Caution! I do not recommend that you read a book or study with some unqualified hypnotist to start using hypnosis on others. However, it is easy learn about it and to use it on yourself, and it is safe to do so. Using this tool on others is unethical, irresponsible and may get you or the subject into trouble. So, don't try to hypnotize someone if you are not qualified to do it. It is just like going to a dentist, you want someone who is a licensed expert not some jerk who read a book about it and wants to experiment on you. The best professionals to go to are the highly trained and well experienced specialists. Although there are some very qualified lay hypnotists out there, it is generally recommended to go to a psychologist or other health professional that is certified by the American Society of Clinical Hypnosis (ASCH.net); you can locate many experts through them.
For the aspiring professionals out there, you can find a schedule of workshops sponsored by ASCH on their website. There are also conventions and seminars about hypnosis by nationally recognized groups like the American Psychological Association (APA), International Society of Hypnosis (ISH), Society of Clinical and Experimental Hypnosis, (SCEH), the Milton Erickson Foundation and the American Academy of Medical Hypnoanalysts (AAMH). There are many APA approved doctoral programs that teach about hypnosis from either or both the experimental and clinical perspective.
If you are just curious and want to know more in general, the APA.org or ASCH.net websites contain a good amount of accurate information. There are plenty of websites about hypnosis but most of them are just trying to sell you worthless stuff that wont work as expected. Below is a list of books that are reliable sources of information. Also, you are welcome to drop by this blog and learn more as well.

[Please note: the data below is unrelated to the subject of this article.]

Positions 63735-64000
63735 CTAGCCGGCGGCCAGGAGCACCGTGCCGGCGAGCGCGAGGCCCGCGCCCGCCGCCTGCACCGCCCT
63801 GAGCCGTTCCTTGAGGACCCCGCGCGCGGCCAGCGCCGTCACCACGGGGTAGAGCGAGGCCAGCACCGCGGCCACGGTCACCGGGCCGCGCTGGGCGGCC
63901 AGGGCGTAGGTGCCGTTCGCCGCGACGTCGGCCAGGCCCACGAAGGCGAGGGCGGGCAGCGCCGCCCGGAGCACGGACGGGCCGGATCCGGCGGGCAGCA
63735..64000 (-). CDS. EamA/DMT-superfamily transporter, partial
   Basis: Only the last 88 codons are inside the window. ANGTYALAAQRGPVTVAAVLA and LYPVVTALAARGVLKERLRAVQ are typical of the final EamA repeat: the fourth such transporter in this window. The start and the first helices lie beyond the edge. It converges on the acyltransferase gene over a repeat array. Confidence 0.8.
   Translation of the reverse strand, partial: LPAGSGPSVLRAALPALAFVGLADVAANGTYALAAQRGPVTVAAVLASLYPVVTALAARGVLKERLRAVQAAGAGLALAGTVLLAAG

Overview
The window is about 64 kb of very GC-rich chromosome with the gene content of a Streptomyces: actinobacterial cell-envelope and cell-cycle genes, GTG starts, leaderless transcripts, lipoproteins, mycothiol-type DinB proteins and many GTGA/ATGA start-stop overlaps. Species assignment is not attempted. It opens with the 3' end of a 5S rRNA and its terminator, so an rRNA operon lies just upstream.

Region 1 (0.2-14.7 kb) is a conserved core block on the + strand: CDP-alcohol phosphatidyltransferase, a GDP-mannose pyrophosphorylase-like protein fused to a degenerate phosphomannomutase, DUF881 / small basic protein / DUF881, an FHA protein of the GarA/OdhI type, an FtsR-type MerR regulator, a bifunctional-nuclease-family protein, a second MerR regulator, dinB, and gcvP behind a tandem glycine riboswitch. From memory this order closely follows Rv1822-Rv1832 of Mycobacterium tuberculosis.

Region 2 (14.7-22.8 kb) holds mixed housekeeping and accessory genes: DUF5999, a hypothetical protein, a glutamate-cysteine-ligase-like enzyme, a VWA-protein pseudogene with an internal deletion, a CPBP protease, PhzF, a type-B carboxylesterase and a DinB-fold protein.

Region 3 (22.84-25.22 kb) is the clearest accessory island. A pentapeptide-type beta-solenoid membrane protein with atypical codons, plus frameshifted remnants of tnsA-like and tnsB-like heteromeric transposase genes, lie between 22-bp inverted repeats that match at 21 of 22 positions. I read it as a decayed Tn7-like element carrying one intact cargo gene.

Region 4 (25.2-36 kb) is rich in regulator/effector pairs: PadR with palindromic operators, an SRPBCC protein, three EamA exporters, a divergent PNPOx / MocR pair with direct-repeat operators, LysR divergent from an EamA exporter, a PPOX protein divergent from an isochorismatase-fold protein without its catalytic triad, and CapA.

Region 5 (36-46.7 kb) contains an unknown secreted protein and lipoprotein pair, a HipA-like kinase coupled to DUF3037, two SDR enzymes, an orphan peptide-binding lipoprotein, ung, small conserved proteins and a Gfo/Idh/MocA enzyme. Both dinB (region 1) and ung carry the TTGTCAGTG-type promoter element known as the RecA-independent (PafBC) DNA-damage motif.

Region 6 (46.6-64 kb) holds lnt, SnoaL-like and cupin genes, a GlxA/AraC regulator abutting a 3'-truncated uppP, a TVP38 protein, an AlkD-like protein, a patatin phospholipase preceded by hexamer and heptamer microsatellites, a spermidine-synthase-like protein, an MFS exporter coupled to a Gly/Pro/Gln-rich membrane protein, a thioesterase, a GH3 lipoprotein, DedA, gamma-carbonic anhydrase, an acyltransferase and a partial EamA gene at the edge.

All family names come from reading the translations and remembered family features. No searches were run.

I am a certified by ASCH as a Consultant in Clinical Hypnosis which indicates that I have the knowledge and experience in clinical hypnosis and also, I can supervise others in studying these techniques: www.JohnRyderPhD.com (for more info).
There are two major academic journals about hypnosis that are published regularly:
American Journal of Clinical Hypnosis
International Journal of Clinical and Experimental Hypnosis.
There are many good books about this subject starting with classic texts and going to the more modern; here is a short list of my favorites:
Hypnotherapy by Dave Elman
Hypnosis and Suggestion in Psychotherapy by H.Bernhein
Hypnotherapy - An Exploratory Casebook by Milton Erickson and Ernest Rossi
Trance and Treatment: Clinical Uses of Hypnosis by Herbert Spiegel and David Spiegel.
Trance-formations Neuro-Linguistic Programming and the Structure of Hypnosis by John Grinder and Richard Bandler
Hypnosis - Trance as a Coping Mechanism by Fred Frankel
Handbook of Hypnotic Suggestions and Metaphors ed. D.Corydon Hammond
Manual for Self-Hypnosis by D.Corydon Hammond
Hypnotic Induction and Suggestion by D.Corydon Hammond
Casebook of Clinical Hypnosis by Steven.J. Lynn, I. Kirsch, J.W. Rhue.
Essentials of Hypnosis by Michael Yapko
Trancework: An Introduction to the Practice of Clinical Hypnosis by Michael Yapko